Where Does the Snow Go? Grand Rapids Residents Continue to Dig-Out Their Homes
GRAND RAPIDS, Mich. – With three kids at home all under the age of four, Grand Rapids resident Steve Kutz has his hands full, saying he clears the snow whenever he can.
He hasn’t seen the front stairs of his family’s Eastown home for days, and the piles of snow at the end of the driveway are almost as tall as him.
“We get our driveway plowed but as you can see the plow guy, the pile got too high there, so he started pushing it across the street. Needless to say we’re pretty thankful for when the plow can make it down the street,” says Kutz.
Neighbors say backing-out can be a battle when they’re peering out over their snow-blown driveway, or if cars are scattered up and down the street ignoring the odd/even parking.
“Makes it difficult to get out of the driveway, we’ve been stuck a couple of times at the end,” says Jill Ainslie, Grand Rapids resident.
The City of Grand Rapids Public Service Director James Hurt says about 25 snow plow drivers are working around the clock in 12-hour shifts, 24/7 for the past two weeks. He says it’s inevitable that some snow will be pushed back onto residents’ property.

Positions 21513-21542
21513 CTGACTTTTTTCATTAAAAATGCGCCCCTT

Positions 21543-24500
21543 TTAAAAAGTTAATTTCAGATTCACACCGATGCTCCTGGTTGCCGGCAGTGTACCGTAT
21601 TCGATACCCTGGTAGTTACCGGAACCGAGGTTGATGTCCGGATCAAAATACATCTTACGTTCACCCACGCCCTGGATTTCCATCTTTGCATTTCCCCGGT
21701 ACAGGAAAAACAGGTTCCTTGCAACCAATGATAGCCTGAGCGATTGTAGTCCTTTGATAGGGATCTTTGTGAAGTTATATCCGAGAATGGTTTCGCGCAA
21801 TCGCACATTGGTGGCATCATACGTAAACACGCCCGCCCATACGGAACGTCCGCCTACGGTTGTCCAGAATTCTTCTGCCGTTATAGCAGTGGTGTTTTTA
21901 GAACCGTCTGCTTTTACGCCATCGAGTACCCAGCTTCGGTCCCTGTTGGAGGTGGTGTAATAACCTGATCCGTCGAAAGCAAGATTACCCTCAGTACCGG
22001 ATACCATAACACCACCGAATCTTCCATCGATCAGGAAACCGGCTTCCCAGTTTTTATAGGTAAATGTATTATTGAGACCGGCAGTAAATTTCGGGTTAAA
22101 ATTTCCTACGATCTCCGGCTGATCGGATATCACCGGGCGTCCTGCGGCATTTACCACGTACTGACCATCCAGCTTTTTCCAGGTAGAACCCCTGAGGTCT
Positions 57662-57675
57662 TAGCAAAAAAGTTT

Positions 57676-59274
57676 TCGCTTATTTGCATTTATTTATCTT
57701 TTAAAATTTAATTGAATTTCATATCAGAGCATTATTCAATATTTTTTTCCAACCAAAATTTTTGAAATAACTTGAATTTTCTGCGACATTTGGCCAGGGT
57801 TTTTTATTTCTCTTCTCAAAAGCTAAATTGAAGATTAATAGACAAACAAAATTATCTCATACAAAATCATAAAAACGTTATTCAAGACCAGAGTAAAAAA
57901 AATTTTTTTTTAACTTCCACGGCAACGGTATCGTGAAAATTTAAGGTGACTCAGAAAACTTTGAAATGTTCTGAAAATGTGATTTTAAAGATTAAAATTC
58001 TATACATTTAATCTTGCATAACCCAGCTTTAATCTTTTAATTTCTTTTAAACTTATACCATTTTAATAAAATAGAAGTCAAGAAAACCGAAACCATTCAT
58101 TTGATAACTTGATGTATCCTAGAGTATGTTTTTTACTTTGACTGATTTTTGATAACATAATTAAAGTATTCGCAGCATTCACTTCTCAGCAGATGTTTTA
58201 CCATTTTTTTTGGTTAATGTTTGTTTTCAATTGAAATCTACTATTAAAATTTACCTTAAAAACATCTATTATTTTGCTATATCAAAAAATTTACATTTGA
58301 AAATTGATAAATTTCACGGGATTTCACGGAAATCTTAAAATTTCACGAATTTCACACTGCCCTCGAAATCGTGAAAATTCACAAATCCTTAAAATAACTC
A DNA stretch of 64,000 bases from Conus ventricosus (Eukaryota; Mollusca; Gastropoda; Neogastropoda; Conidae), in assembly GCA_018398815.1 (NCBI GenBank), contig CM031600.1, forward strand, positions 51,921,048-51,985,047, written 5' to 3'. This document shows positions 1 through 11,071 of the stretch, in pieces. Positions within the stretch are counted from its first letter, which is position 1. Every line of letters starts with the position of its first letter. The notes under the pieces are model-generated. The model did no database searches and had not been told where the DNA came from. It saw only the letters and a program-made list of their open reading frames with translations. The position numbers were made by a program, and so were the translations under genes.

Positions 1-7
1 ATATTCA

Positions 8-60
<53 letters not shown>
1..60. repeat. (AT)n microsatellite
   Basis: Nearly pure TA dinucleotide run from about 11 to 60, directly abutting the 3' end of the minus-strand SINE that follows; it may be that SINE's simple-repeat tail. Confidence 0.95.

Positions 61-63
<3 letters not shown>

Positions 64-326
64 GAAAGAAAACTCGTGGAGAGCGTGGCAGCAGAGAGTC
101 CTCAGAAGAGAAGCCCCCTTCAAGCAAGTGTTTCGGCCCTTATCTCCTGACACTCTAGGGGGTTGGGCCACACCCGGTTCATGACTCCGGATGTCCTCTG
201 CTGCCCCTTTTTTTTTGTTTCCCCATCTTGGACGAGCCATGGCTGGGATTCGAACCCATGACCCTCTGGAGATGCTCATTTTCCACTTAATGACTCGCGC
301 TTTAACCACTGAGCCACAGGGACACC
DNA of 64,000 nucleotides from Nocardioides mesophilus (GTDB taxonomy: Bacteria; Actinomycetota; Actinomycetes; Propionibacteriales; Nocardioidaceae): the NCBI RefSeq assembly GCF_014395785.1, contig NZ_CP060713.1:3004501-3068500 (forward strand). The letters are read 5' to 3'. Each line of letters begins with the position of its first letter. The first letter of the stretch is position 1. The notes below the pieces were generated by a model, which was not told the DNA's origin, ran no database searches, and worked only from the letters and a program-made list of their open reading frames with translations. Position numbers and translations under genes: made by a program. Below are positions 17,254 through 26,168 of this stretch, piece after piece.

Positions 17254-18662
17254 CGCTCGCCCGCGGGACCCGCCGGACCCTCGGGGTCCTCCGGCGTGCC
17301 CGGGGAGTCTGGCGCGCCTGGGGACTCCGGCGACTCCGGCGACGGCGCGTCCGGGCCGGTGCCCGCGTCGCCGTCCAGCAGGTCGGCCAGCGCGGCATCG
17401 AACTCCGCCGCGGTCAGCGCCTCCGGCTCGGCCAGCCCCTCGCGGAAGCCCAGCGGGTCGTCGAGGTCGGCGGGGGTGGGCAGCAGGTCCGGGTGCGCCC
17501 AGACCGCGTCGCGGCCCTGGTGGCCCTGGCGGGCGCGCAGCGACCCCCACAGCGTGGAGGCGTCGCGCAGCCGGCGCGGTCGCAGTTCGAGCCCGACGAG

“We’re putting it into people’s driveways and unfortunately that’s where the snow has to go. One tip for the residents would be to try to put snow to the right side of your driveway, so when the plow comes, it doesn’t push more snow into your driveway, it pushes it down the street,” explains Hurt.
Hurt says to help lower the towering snow piles, dump trucks remove some of the snow to the dump site, which is located at 2001 Butterworth Street SW.
“Our employees are working hard, they’re getting tired out there. Sometimes it’s difficult to get down some of our streets with the parked cars. We just ask our residents to be patient, we’ll get through there, we’ll get your street plowed,” adds Hurt.
Hurt also reminds residents to move parked cars to one side of the street, and to obey odd/even parking, in order for the plows to travel down all streets.
While many locals call this a bad winter, they also say they’re used to it.
“Well I’m a Grand Rapidian, born and weird; I’ve seen this before, but not lately,” laughs Ainslie.